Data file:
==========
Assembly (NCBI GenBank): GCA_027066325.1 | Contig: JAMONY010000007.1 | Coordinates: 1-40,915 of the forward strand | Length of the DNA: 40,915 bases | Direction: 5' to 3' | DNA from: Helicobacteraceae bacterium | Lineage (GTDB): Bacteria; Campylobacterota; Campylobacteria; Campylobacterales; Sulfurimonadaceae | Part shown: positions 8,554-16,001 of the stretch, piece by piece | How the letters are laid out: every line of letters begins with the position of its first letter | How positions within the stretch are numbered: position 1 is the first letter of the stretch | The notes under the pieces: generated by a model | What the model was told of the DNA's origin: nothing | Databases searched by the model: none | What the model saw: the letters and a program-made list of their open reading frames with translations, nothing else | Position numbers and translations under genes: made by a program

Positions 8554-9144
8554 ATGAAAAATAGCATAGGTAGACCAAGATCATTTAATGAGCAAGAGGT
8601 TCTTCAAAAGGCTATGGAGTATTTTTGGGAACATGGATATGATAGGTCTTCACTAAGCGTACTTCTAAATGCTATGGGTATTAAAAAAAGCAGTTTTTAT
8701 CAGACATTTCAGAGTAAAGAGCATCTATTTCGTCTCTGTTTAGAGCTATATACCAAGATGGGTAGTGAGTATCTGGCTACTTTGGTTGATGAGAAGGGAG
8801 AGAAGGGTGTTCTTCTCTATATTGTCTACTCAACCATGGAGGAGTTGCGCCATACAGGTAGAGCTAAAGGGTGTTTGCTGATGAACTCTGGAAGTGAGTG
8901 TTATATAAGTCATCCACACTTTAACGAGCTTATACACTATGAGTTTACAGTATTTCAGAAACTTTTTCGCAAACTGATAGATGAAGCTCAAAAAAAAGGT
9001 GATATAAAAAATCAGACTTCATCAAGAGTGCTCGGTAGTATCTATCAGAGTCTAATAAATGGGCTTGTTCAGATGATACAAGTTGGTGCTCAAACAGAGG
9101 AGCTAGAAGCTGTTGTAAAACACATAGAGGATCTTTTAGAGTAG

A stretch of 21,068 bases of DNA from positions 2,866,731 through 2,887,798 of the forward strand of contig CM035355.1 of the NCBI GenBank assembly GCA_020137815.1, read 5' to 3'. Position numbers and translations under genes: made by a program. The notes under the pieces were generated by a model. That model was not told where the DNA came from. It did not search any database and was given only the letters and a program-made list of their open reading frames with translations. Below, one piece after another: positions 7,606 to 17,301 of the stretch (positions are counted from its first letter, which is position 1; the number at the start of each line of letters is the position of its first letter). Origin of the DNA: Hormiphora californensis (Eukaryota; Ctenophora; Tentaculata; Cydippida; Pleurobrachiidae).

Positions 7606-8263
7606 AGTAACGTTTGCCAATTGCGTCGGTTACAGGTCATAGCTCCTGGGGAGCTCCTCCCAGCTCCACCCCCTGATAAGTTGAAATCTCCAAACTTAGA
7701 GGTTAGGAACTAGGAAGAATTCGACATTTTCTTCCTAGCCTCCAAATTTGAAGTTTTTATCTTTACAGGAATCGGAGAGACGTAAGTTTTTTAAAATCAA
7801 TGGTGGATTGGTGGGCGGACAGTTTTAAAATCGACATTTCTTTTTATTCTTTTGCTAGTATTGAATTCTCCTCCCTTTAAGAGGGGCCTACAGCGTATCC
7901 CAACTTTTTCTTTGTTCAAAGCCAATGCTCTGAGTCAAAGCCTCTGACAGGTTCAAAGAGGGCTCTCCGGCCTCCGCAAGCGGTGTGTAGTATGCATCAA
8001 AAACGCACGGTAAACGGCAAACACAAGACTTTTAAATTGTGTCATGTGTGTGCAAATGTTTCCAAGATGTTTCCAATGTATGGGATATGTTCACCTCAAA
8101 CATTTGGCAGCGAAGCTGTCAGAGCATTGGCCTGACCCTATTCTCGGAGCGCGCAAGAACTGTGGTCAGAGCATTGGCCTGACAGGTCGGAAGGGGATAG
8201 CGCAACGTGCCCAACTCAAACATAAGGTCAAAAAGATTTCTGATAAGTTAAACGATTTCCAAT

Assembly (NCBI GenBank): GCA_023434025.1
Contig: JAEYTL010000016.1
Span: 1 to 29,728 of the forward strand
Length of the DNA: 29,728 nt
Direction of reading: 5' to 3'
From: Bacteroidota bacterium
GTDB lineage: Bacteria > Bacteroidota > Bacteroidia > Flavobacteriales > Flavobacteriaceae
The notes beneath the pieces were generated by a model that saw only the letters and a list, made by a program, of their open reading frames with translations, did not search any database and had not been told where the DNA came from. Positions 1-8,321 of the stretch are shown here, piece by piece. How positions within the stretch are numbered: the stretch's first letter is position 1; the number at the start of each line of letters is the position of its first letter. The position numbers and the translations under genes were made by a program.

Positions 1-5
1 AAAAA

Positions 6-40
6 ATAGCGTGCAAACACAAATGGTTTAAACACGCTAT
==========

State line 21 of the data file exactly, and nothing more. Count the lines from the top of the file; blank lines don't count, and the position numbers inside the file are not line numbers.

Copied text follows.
Span: 1 to 29,728 of the forward strand